- Another way might be media: Of making sure that potential criminals hear an overwhelming number of stories through their network of criminals being captured successfully. This could involve editorial choice, or even media manipulation, filtering to ensure that “got caught” narratives appear in feeds more than “got away with it” ones. But we’re hopefully becoming more media savvy as a result of Recent Things, and this seems more deceptive than persuasive.
- The other way is to increase the sense of observation. And that leads us (as so many things do) to the panopticon.
The Panopticon is almost a trope at this point, but that’s what this scene points to. If you’re not familiar, it is an idea about the design of buildings in which “a number of persons are meant to be kept under inspection,” conceived in the late 1700s by Samuel Bentham and formalized by his brother James in letters to their father. Here is a useful illustration.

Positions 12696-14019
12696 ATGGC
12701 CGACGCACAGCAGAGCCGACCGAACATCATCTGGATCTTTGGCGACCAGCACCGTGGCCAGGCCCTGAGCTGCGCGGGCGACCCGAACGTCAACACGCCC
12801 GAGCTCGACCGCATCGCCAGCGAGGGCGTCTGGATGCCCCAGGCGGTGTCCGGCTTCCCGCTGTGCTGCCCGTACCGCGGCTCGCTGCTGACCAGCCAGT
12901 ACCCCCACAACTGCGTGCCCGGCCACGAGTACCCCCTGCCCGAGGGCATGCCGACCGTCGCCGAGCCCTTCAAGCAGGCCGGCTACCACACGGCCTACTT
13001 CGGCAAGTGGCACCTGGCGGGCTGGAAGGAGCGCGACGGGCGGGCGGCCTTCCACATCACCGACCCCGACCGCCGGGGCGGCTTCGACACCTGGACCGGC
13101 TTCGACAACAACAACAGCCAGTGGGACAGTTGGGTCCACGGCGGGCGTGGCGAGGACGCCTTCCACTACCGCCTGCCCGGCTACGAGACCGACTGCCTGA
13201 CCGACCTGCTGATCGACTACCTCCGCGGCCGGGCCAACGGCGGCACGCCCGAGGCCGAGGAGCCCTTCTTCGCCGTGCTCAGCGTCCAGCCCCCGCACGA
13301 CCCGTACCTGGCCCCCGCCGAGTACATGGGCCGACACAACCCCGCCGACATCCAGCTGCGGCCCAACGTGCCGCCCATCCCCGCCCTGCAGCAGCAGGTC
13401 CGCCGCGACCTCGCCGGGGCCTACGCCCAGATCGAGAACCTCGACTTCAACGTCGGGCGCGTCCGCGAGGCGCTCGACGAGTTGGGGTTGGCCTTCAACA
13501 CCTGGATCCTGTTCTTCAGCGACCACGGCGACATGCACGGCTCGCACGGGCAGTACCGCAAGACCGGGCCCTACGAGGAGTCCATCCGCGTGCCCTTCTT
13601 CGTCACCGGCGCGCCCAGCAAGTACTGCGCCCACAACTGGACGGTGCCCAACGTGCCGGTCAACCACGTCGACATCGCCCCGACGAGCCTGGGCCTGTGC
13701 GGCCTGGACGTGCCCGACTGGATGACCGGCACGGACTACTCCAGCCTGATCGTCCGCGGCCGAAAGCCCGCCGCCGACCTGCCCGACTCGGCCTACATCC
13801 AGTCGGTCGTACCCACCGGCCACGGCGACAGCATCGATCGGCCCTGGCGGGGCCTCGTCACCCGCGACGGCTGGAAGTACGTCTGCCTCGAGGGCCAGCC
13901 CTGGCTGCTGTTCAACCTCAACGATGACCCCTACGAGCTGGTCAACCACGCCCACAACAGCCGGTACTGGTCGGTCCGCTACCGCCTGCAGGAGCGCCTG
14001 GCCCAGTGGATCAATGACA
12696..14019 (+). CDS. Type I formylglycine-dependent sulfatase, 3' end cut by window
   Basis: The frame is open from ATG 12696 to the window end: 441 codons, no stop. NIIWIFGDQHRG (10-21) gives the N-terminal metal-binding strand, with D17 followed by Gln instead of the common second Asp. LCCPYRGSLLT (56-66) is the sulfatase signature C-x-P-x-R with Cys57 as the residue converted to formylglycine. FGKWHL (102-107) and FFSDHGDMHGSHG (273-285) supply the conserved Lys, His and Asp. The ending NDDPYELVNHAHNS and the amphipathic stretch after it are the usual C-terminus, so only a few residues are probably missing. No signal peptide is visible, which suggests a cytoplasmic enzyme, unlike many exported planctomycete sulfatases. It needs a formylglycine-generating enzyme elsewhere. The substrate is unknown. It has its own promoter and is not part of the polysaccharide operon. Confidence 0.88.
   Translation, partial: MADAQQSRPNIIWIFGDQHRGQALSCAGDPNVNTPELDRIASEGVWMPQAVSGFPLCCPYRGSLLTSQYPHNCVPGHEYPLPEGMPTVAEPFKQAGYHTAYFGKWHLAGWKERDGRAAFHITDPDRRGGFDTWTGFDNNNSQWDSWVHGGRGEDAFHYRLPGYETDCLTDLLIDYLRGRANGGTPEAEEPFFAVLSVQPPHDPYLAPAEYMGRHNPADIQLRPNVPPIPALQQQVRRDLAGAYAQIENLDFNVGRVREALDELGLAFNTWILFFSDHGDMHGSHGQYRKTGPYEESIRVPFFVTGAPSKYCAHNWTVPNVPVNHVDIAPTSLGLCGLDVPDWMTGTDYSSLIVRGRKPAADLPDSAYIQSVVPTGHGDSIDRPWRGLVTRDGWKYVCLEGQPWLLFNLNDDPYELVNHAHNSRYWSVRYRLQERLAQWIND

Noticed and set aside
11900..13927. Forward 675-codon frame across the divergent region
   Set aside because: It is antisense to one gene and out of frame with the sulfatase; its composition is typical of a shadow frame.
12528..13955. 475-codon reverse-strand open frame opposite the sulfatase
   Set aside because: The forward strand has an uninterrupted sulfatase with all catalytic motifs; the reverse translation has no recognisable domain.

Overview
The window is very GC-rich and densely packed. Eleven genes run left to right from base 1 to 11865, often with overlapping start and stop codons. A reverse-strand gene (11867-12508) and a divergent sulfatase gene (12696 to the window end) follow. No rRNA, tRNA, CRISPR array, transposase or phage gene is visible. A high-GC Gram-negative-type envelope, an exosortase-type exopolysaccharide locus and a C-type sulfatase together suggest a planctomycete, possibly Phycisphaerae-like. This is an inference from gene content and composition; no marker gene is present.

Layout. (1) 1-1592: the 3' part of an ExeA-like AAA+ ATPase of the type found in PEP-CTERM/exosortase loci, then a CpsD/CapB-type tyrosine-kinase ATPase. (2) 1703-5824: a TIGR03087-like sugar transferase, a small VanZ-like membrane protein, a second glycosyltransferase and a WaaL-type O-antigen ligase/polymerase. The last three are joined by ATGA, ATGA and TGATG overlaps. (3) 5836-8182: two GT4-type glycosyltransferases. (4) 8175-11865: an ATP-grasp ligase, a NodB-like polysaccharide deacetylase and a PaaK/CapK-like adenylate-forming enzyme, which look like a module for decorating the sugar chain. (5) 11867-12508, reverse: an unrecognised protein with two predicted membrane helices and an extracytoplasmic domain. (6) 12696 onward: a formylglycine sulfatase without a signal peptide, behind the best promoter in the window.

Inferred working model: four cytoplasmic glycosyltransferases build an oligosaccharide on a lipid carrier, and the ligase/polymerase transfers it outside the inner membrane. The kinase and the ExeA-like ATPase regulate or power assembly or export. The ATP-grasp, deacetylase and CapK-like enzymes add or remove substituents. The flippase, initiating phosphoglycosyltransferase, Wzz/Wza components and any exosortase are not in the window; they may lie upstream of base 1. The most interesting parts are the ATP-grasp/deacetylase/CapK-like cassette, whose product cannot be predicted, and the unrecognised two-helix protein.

*Elaboratory was one of the alternate terms he suggested for the idea. It didn’t catch on since it didn’t have the looming all-seeing-eye ring of the other term.
The design of the panopticon is circular, with prisoners living in isolated cells along the perimeter. The interior wall of each cell is open to view so the inmate can be observed by a person in a central tower or “inspector’s lodge.” Things are structured so the inmates cannot tell whether or not they are being observed. (Bentham suggested louvers.) Over time, the idea goes, the inmate internalizes the unseen authority as a constant presence, and begins to regulate themselves, behaving as they believe the guard would have them behave. Bentham thought this was ideal from an efficacy and economic standpoint.